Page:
(4)   \begin{equation*}         \begin{aligned}           |z(mT_M)| &= \sqrt{a_I^2[m] + a_Q^2[m]} \\           \measuredangle z(mT_M) &= \measuredangle \Big(a_Q[m],a_I[m]\Big) + \theta_{\Delta}         \end{aligned}     \end{equation*}

In conclusion, a mismatch of \theta_{\Delta} between incoming carrier and Rx oscillator rotates the desired outputs a_I[m] and a_Q[m] on the constellation plane by an angle \theta_{\Delta}. This is drawn in the scatter plot of Figure below for a 4-QAM constellation. Keep in mind that the blue circles are not one but several symbols mapped over one another due to the similar phase shift.

Scatter plot for a 4-QAM constellation in the presence of carrier phase offset and no noise


In Eq (3), start with \theta_{\Delta}=0 and observe that the I and Q outputs are a_I[m] and a_Q[m], respectively. This implies that signals in I and Q arms are completely independent of each other. Gradually increasing \theta_{\Delta} has two effects:

  • Since \cos \theta_{\Delta} < \cos 0 = 1, amplitude of a_I[m] in z_I(mT_M) reduces. The same phenomenon happens with a_Q[m] in z_Q(mT_M).
  • Since \sin \theta_{\Delta} > \sin 0 = 0, interference of a_Q[m] in z_I(mT_M) increases as well as that of a_I[m] in z_Q(mT_M).

This interference between I and Q components is known as cross-talk. Cross-talk increases with \theta_{\Delta} until for a 90^\circ difference, a_I[m] appears at Q output and -a_Q[m] at I output.

The effect of this cross-talk on a Raised Cosine shaped 4-QAM waveform with excess bandwidth \alpha=0.5 is shown in Figure below for a phase difference \theta_{\Delta} = 30^\circ. Observe the first sample: it is (-1,+1) in quadrant II. After phase rotation, I part moved towards left thus increasing its amplitude and Q moved downwards reducing its amplitude. This is evident through the first samples in the Figure. A similar argument holds for all other symbols.

Effect of 30 degrees phase rotation on a time domain 4-QAM waveform for a Raised Cosine filter with excess bandwidth 0.5. Observe how the samples at optimal locations move away from the ideal symbol amplitudes

Can phase rotation be beneficial?

Something really interesting has happened in Figure above. Notice that although the amplitude has decreased for some symbols, it has risen for some other symbols as well. This is the outcome of a circular rotation. While it is good to have some symbols with a little extra protection against noise, remember that it has come at a cost of reduced amplitudes for other symbols, making them much vulnerable to noise and other impairments. The overall effect is negative, just like strengthening your right arm in exchange of significantly weakening the left is dangerous for your body.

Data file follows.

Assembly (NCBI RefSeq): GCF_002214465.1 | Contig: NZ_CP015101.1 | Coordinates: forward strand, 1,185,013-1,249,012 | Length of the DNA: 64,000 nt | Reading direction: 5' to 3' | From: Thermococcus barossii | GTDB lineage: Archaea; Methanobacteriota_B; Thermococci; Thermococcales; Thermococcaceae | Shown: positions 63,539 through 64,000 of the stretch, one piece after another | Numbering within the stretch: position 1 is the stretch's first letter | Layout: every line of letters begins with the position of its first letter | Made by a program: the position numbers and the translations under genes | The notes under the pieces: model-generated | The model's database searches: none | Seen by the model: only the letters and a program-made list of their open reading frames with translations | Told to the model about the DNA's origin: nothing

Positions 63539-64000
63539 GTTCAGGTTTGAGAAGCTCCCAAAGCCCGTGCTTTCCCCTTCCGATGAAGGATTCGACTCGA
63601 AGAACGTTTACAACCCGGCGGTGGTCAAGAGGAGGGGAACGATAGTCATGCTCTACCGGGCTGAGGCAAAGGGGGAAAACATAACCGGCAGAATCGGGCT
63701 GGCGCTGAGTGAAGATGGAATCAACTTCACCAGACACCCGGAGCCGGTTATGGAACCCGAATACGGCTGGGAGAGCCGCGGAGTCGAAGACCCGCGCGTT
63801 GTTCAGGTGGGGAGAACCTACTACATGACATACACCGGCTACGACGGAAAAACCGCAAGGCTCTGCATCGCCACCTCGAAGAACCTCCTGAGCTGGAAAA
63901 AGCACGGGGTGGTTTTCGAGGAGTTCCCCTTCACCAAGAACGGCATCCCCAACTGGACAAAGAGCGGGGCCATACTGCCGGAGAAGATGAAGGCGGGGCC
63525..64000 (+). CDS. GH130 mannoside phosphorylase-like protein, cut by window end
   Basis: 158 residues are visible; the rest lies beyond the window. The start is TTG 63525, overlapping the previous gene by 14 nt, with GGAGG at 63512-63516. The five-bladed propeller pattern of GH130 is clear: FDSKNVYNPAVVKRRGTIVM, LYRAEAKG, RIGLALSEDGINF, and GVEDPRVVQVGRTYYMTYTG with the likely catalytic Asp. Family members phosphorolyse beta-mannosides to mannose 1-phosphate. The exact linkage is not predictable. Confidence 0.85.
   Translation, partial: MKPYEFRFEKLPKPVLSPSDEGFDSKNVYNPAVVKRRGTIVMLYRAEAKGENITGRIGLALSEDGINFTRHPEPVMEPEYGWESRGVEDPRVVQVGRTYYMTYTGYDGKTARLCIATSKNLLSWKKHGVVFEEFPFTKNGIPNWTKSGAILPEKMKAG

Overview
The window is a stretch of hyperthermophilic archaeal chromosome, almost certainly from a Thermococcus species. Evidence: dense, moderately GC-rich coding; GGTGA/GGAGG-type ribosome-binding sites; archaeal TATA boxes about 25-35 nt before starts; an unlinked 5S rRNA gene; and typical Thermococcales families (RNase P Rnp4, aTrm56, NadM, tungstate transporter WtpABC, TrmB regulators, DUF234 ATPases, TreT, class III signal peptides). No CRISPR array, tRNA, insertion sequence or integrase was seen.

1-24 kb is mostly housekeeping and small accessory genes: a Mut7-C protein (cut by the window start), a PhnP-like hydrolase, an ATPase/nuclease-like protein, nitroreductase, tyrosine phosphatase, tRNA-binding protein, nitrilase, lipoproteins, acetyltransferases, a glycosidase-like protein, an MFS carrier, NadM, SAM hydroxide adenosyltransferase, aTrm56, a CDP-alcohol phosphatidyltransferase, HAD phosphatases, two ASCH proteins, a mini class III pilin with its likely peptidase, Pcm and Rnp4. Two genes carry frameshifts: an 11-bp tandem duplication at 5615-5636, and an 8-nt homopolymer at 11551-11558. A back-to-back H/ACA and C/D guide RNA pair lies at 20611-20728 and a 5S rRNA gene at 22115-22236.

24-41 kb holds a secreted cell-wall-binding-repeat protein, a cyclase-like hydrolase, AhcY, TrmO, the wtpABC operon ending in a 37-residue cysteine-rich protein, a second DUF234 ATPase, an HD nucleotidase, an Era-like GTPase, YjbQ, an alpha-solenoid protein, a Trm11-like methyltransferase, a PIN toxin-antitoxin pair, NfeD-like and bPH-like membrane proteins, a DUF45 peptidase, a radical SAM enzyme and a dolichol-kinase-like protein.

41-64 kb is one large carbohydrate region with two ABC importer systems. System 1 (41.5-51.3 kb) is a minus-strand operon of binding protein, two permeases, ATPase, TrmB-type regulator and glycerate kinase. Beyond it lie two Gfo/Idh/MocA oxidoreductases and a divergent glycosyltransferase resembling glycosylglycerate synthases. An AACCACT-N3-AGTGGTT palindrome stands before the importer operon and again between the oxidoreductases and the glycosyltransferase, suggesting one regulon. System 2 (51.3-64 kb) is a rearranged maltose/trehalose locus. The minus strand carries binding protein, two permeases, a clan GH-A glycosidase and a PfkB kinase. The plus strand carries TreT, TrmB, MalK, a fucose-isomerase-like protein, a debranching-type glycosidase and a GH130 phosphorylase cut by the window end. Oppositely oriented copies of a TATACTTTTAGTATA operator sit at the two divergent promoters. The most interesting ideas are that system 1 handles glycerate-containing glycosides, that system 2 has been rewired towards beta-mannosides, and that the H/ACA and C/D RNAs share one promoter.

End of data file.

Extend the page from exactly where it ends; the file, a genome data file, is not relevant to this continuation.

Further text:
What was discussed above can be extended to the whole symbol stream. The cumulative effect of a phase offset is straightforward to see in a scatter plot. There will be clouds of samples from downsampled matched filter output around the original constellation.

Since the scatter plot is different than a raw time domain waveform, we employ the eye diagram to examine the effects of carrier phase offset (say, on an oscilloscope). First, start with a BPSK modulation scheme and remember that there is no Q channel in this case and consequently no cross-talk. However, the effect of phase rotation is a reduction in signal amplitude which can be observed by plugging a_Q = 0 in Eq (3) and only focusing on I arm.

(5)   \begin{equation*}         \begin{aligned}             z_I(mT_M) = a_I[m] \cos \theta_{\Delta}         \end{aligned}     \end{equation*}

Since \cos \theta_\Delta always lies between -1 and 1, the amplitude of the I signal gets reduced accordingly with the rest of the energy rising in the Q arm. From Eq (3), this signal is written as

    \begin{equation*}         \begin{aligned}             z_Q(mT_M) = a_I[m] \sin \theta_{\Delta}         \end{aligned}     \end{equation*}

With a phase offset of 45^\circ, the I branch loses half of its energy with the remaining half going in the Q arm. This is drawn in Figure below. In fact for a 90^\circ phase rotation, the I contribution actually reaches zero and all the energy of the signal appears across the Q branch. Due to this reason, we will see later that the Q arm is still employed for BPSK signals — not for data detection but helping in the phase synchronization procedure.

Eye diagrams of a BPSK signal for 0 and 45 degrees phase rotations and a Raised Cosine filter with excess bandwidth 0.5. Observe a reduction in I amplitude in proportion to the energy rising in the Q arm

Next, we turn our focus towards QAM and observe the amplitude change and cross-talk between I and Q branches for three different phase offsets, 15^{\circ}, 30^{\circ} and 45^{\circ}. Figure~?? illustrates the I channel for these phase offsets in a noiseless case and a 4-QAM signal. A similar diagram holds for Q arm as well and not drawn here. The optimal sampling instants are still visible due to zero noise but \bbf{the eye diagram looks more like a 4-PAM signal than that of a single 4-QAM signal due to the cross-talk from Q arm}. It is also evident that I and Q affect each other in equal proportions.

Eye diagrams for I arm of a 4-QAM signal for 15, 30 and 45 degrees phase offsets and a Raised Cosine filter with excess bandwidth 0.5. A similar eye diagram exists for Q arm as well

The reason there are only two eyes for 45^\circ phase offset is that \cos \theta_\Delta and \sin \theta_\Delta in Eq (3) become equal and hence many symbols a_I and a_Q cancel each in both I and Q arms of the output. In terms of the scatter plot, a rotation of 45^\circ shifts the constellation points onto the real and imaginary axes, so for the I plot shown here, the output at the sampling instant coincides only with a positive or negative symbol value.